He advised that the extraordinary meeting had been called to consider the fourth report of the Best Value Commissioners, which had highlighted, among other things, the continued lack of pace and lack of consistency in implementing the government directions. He invited the lead Commissioner to speak to the report.


The Lead Commissioner stated that the Commissioners’ reports to the Minister were carefully considered documents that aimed to provide a balanced view of the overall situation at Slough Council. He stated that positives included goodpolitical leadership - whereby Slough had had to overcome the challenges arising from a change in administration and the appointment of several first-time Councillors; the risks associated with a Council where there was ‘no overall control’ and the challenges arising from having to make difficult financial decisions. Members had  assumed their roles quickly and well, developed productive relationships with officers, made a commitment to Member development. Equally the opposition group had adjusted to their new role and provided appropriate challenge via scrutiny. He hoped Members would continue on their journey of self-development.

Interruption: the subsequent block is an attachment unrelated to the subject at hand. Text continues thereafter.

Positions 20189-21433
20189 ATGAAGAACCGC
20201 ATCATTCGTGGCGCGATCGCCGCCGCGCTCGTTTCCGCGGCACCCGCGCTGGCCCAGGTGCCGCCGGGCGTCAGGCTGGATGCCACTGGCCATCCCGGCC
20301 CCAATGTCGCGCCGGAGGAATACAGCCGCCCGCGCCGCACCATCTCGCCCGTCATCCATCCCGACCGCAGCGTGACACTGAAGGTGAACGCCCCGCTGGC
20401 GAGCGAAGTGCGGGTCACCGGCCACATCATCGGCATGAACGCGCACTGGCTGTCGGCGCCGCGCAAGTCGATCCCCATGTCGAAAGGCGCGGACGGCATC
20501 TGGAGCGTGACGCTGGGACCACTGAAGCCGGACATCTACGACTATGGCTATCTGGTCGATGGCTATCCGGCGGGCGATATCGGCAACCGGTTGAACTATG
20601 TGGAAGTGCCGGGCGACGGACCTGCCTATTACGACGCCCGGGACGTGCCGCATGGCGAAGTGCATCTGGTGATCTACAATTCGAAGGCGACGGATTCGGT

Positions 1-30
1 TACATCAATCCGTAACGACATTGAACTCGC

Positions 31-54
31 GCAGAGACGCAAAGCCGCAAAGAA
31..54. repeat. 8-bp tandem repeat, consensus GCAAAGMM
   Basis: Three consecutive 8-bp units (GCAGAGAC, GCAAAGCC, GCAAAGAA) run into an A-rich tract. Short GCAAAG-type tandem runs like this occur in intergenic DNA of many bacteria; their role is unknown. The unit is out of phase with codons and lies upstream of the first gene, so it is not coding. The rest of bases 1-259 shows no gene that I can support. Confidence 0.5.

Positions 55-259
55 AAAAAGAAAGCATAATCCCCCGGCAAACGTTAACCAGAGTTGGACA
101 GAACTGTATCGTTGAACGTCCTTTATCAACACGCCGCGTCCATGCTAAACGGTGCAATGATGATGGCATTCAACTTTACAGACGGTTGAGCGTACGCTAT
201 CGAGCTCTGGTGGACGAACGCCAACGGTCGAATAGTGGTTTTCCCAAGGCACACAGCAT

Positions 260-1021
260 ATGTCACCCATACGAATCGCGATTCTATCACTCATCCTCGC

Although officers were working hard on recovery and there were good examples of this, organisationally the Council remained fragile. The pace and consistency of the recovery process were inadequate. Improvements had been achieved in the areas of procurement and governance, though this was not deemed to be sufficiently consistent or rapid. The Commissioners were pleased by the calibre of recent senior staff appointments and the senior re-structure plans, which would provide confidence in the recovery process.